Mastodon has really taken off this month, as a result of Twitter collapsing.

The instance I run with Colin Wright, mathstodon.xyz, has grown from about a thousand active users to just over 5,000 as I write.

There are lots of people running small Mastodon instances who suddenly need to support lots more activity than they're used to. I've had to learn a lot about making a webserver run at scale, so I thought it would be worth writing down what I've learnt.

I didn't take proper notes while fixing things, so I've probably forgotten some important non-obvious stuff. Soz!

This is just the things that stuck in my mind recently.

## Better places to look for help

First of all, the documentation on joinmastodon.org describes in broad terms what's involved in running a Mastodon instance, and instructions on how to set up a server.

Once you've got an instance running and you hit a resource bottleneck, there's a page on scaling up your server that describes some of the things you'll need to do.

There are quite a few other pages floating around on GitHub describing bits and bobs, but most of them are starting to get a bit out of date, describing old versions of Mastodon.

Eugen Rochko has just written a page on scaling a Mastodon instance, which I'd expect to be folded into the joinmastodon.org documentation eventually.

## Server specs

masthstodon.xyz runs on a single VPS hosted by Vultr. We've gradually upgraded the server over the years, as more users join and we hit different resource bottlenecks.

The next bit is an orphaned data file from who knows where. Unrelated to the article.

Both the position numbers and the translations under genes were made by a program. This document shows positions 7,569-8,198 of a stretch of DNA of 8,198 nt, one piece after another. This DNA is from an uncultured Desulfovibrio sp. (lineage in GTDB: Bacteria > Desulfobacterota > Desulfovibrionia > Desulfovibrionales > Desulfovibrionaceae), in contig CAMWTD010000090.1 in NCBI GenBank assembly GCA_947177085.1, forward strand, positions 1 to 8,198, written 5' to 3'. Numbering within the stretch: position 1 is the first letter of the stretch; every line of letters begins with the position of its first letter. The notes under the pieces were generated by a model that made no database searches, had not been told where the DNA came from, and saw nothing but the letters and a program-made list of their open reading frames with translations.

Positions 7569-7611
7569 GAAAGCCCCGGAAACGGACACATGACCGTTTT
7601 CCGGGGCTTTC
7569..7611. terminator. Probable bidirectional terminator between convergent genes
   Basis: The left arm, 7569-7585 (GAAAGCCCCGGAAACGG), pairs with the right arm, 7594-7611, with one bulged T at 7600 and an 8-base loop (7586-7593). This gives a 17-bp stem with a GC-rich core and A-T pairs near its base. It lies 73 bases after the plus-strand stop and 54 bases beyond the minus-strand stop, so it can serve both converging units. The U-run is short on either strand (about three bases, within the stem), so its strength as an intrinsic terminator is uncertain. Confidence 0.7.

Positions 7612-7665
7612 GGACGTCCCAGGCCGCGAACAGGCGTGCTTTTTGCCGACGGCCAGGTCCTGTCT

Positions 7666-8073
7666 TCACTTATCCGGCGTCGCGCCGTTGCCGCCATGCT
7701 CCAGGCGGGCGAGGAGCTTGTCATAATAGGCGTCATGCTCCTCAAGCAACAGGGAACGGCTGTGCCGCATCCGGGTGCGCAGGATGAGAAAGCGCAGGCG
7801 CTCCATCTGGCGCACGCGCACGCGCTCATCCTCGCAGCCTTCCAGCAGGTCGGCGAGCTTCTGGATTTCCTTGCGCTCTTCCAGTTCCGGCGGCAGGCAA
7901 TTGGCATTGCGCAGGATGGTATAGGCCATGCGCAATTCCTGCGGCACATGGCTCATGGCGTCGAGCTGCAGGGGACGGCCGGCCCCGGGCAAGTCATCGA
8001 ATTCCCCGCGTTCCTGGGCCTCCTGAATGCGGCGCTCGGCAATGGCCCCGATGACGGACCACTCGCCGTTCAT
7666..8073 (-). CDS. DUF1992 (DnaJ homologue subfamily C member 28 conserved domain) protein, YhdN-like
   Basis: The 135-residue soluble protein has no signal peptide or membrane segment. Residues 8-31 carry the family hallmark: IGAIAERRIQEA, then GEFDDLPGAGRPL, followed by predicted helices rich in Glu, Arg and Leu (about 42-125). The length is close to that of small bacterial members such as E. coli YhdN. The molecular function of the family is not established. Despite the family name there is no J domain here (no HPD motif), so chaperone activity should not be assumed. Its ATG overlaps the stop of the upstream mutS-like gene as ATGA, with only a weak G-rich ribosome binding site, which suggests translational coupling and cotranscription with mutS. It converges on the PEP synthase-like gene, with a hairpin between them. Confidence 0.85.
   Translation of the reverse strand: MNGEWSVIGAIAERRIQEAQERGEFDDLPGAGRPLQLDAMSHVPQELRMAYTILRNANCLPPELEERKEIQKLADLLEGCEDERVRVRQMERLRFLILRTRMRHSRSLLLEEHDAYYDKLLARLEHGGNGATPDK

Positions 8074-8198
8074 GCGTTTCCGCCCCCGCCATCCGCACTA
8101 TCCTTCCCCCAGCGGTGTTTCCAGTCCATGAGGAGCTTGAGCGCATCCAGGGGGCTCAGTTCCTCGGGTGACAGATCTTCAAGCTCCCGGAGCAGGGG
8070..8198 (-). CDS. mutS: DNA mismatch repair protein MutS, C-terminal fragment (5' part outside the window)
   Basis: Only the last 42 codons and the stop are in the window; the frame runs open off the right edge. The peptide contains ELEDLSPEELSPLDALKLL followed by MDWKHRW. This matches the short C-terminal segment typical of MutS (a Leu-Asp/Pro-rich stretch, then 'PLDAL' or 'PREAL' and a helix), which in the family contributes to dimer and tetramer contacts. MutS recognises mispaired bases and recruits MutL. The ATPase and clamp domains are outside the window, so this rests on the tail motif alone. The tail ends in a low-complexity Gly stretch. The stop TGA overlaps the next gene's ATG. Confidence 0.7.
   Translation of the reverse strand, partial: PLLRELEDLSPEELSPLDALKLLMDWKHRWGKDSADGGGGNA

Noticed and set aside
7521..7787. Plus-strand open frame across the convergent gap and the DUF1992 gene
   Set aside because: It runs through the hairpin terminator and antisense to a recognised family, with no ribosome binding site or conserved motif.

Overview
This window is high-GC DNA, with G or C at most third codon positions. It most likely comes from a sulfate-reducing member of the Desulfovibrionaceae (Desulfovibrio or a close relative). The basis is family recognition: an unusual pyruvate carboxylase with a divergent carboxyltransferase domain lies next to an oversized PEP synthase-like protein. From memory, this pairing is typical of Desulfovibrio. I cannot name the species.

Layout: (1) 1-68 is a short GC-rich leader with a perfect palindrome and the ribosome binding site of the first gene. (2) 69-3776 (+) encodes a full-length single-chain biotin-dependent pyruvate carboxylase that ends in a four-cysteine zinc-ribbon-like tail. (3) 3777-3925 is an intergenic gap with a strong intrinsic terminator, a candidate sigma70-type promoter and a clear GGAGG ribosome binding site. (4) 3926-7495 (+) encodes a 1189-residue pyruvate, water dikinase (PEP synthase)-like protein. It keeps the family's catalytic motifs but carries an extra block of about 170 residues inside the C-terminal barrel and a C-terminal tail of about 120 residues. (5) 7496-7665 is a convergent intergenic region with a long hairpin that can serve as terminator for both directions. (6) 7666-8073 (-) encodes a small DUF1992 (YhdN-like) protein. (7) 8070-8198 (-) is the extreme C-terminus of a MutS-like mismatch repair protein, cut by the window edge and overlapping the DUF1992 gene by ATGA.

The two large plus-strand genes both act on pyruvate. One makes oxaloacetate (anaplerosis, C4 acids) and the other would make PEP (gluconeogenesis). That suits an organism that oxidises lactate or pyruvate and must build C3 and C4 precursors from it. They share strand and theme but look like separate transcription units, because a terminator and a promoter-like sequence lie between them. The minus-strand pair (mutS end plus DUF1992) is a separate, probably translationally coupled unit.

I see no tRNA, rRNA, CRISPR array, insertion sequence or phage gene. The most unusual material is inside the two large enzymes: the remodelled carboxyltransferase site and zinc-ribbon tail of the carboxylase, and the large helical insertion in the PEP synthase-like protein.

At the moment, it has 6 vCPUs, 16GB of RAM and a 320GB hard disk. We have a separate 200GB block storage device which holds user media.

It handles the current traffic very well. I think last time we upgraded because everything slowed down, we could have instead got going again by tuning the services. But I didn't know that at the time!

Eventually, I'll have to move the different services on to separate servers, and get my head around something like Kubernetes to manage them. I'm wary of accidentally running up a huge bill by using an automatically-scaling cloud service, so I've stuck with something that has a predictable price.

## First bottleneck - Disk space

The first problem we had was that we ran out of disk space on the server.

Mastodon makes a local copy of any media attached to any posts that the instance sees. Preview cards for links in posts often have images attached, which also take up space.

This will grow indefinitely, so you have to regularly run the tools to clear out old files. They can be re-fetched when someone looks at the post they're attached to, so this doesn't ruin the experience.

We have the following hourly cron jobs scheduled:

bin/tootctl media remove --days 2           # Remove media older than 2 days
bin/tootctl preview_cards remove --days 2   # Remove preview card images older than 2 days
bin/tootctl accounts cull                   # Cull remote accounts that no longer exist

There are other things that fill up space, such as custom emoji from other servers. I can't remember if they're cleared up by the media remove command, but either way they don't seem to be as much of a problem as they used to be.